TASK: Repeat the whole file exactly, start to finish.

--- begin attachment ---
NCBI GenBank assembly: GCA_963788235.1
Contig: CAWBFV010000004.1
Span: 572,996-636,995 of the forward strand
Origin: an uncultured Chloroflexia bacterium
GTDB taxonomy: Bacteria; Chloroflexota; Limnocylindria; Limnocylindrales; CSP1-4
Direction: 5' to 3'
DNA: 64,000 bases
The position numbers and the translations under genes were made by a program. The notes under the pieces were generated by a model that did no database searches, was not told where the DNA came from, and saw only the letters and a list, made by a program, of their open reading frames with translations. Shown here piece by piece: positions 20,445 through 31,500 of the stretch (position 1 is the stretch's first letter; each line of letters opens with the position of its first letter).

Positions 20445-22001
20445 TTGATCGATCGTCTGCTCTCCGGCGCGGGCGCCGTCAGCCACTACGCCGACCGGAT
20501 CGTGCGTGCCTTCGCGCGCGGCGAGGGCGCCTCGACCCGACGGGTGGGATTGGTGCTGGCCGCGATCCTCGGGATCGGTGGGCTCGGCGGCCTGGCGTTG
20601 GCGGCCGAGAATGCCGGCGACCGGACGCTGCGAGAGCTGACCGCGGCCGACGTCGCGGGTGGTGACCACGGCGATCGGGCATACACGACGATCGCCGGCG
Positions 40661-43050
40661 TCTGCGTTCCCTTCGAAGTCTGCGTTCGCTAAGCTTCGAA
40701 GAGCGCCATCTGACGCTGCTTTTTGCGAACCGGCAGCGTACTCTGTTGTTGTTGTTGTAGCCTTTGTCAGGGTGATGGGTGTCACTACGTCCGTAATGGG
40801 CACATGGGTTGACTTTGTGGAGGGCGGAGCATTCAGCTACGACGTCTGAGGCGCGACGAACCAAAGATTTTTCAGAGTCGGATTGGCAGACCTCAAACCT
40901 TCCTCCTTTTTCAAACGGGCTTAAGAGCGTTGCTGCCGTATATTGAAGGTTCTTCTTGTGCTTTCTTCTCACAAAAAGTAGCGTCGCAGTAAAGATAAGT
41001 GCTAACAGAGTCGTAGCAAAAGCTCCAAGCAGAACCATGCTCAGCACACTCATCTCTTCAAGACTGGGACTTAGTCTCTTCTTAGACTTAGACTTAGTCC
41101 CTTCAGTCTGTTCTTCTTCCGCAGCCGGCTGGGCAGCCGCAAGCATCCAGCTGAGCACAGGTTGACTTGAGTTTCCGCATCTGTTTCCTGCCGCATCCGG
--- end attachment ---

NCBI GenBank assembly: GCA_963788235.1
Contig: CAWBFV010000004.1
Span: 572,996-636,995 of the forward strand
Origin: an uncultured Chloroflexia bacterium
GTDB taxonomy: Bacteria; Chloroflexota; Limnocylindria; Limnocylindrales; CSP1-4
Direction: 5' to 3'
DNA: 64,000 bases
The position numbers and the translations under genes were made by a program. The notes under the pieces were generated by a model that did no database searches, was not told where the DNA came from, and saw only the letters and a list, made by a program, of their open reading frames with translations. Shown here piece by piece: positions 20,445 through 31,500 of the stretch (position 1 is the stretch's first letter; each line of letters opens with the position of its first letter).

Positions 20445-22001
20445 TTGATCGATCGTCTGCTCTCCGGCGCGGGCGCCGTCAGCCACTACGCCGACCGGAT
20501 CGTGCGTGCCTTCGCGCGCGGCGAGGGCGCCTCGACCCGACGGGTGGGATTGGTGCTGGCCGCGATCCTCGGGATCGGTGGGCTCGGCGGCCTGGCGTTG
20601 GCGGCCGAGAATGCCGGCGACCGGACGCTGCGAGAGCTGACCGCGGCCGACGTCGCGGGTGGTGACCACGGCGATCGGGCATACACGACGATCGCCGGCG
Positions 40661-43050
40661 TCTGCGTTCCCTTCGAAGTCTGCGTTCGCTAAGCTTCGAA
40701 GAGCGCCATCTGACGCTGCTTTTTGCGAACCGGCAGCGTACTCTGTTGTTGTTGTTGTAGCCTTTGTCAGGGTGATGGGTGTCACTACGTCCGTAATGGG
40801 CACATGGGTTGACTTTGTGGAGGGCGGAGCATTCAGCTACGACGTCTGAGGCGCGACGAACCAAAGATTTTTCAGAGTCGGATTGGCAGACCTCAAACCT
40901 TCCTCCTTTTTCAAACGGGCTTAAGAGCGTTGCTGCCGTATATTGAAGGTTCTTCTTGTGCTTTCTTCTCACAAAAAGTAGCGTCGCAGTAAAGATAAGT
41001 GCTAACAGAGTCGTAGCAAAAGCTCCAAGCAGAACCATGCTCAGCACACTCATCTCTTCAAGACTGGGACTTAGTCTCTTCTTAGACTTAGACTTAGTCC
41101 CTTCAGTCTGTTCTTCTTCCGCAGCCGGCTGGGCAGCCGCAAGCATCCAGCTGAGCACAGGTTGACTTGAGTTTCCGCATCTGTTTCCTGCCGCATCCGG